Diet of three insectivorous birds in Nagapattinam District, Tamil Nadu, India - a preliminary study

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S. Asokan
A.M.S. Ali
R. Manikannan


The dietary composition of the White-breasted Kingfisher Halcyon smyrnensis, the Small Bee-eater Merops orientalis and the Black Drongo Dicrurus macrocercus was studied between 2005 and 2006 in Nagapattinam District, Tamil Nadu, India by analyzing regurgitated pellets. The analysis revealed that the White-breasted Kingfisher preys mainly on arthropods (83.40%) and less on vertebrates; seven orders of insects were identified, with Coleoptera, Hemiptera, Hymenoptera and Orthoptera predominant. The small bee-eater diet is composed of Coleoptera (22.3%), Hymenoptera (20.8%), Hemiptera (14.1%), Orthoptera (12.6%), Odonata (10.7%), Lepidoptera (10.4%) and Diptera (8.6%). Beetles were also found to be the most frequent prey (23.7%) in the diet of black drongos, followed by Hemiptera (21.6%), Orthoptera (19.3%), Hymenoptera (14.4%), Lepidoptera (7.5%), Diptera (6.8%) and Odonata (6.0%).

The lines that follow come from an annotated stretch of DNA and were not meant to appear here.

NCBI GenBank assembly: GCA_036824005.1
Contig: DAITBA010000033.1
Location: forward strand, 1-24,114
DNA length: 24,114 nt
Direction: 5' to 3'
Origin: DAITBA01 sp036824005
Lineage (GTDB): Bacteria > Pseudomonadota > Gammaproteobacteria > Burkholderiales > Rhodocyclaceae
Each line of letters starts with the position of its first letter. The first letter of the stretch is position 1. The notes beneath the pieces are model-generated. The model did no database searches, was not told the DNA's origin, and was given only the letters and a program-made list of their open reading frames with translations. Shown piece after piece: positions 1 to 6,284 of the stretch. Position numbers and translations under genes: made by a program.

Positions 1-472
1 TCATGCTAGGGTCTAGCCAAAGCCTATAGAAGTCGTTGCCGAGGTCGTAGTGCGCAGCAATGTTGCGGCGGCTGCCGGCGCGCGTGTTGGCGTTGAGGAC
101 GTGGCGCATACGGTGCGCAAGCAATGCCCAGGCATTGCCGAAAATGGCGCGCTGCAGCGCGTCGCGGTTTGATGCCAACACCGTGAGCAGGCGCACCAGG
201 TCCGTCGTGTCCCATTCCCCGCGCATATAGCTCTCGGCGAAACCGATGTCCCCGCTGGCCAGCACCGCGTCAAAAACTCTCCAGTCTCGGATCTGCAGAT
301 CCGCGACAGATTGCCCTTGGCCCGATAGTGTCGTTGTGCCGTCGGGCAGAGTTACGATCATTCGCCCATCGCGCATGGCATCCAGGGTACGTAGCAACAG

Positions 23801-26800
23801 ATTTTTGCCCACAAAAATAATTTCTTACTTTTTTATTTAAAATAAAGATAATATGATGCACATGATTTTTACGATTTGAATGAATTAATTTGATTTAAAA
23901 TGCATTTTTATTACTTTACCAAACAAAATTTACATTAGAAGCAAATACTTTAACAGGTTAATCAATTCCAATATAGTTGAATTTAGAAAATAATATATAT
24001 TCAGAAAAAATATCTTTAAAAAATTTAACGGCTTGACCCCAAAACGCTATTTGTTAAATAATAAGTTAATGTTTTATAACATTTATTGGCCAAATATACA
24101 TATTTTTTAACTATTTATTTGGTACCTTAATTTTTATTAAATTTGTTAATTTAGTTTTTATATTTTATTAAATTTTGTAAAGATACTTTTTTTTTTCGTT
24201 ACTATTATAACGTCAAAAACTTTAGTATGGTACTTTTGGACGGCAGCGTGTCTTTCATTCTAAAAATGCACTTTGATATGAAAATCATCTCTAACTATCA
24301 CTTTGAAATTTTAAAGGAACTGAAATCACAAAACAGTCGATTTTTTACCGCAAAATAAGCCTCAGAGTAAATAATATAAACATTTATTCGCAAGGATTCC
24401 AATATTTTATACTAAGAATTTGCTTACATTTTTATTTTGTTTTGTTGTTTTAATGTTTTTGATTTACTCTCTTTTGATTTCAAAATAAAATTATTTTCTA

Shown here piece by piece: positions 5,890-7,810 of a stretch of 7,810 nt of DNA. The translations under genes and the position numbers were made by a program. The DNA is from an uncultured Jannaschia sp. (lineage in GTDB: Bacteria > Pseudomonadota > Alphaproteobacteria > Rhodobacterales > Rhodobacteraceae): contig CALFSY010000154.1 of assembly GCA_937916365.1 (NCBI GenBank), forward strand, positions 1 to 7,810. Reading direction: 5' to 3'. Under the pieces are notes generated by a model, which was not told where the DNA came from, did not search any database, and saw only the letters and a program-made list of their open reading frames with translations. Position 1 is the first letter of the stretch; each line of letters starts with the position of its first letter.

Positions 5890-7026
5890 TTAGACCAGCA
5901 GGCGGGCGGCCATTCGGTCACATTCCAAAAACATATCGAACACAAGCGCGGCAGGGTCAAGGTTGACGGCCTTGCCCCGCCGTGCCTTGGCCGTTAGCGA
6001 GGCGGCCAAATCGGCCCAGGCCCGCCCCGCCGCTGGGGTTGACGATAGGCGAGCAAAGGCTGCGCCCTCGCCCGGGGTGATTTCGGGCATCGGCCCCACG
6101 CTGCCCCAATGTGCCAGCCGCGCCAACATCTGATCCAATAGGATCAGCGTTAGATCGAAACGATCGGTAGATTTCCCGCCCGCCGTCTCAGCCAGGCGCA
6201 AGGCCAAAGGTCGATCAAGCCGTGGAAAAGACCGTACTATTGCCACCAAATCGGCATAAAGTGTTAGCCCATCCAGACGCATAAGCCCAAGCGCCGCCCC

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How to Cite
Asokan, S., Ali, A. and Manikannan, R. 2009. Diet of three insectivorous birds in Nagapattinam District, Tamil Nadu, India - a preliminary study. Journal of Threatened Taxa. 1, 6 (Jun. 2009), 327–330. DOI:
Author Biographies

S. Asokan

Dr. S. Asokan is currently teaching students, undertaking and supervising various research activities. He has produced 7 PhD and 40 MPhil students in various field of Wildlife Biology and Zoology. He has published more than 30 research papers in leading national and international journals.

A.M.S. Ali

A. Mohamed Samsoor is currently working as a Senior Research Fellow (SRF) in the Owl Research Project (funded by MoEF, Govt. of India) at Saraswathi Narayanan College (Autonomous), Madurai. He graduated with a Master of Science in Wildlife Biology from the A.V.C. College (Autonomous), Mayiladuthurai in 2003 and has been working on the various filed of ornithology since 2004.

R. Manikannan

R. Manikannan is working on diversity of wetland birds in Point Calimere Wildlife Sanctuary for a PhD degree.

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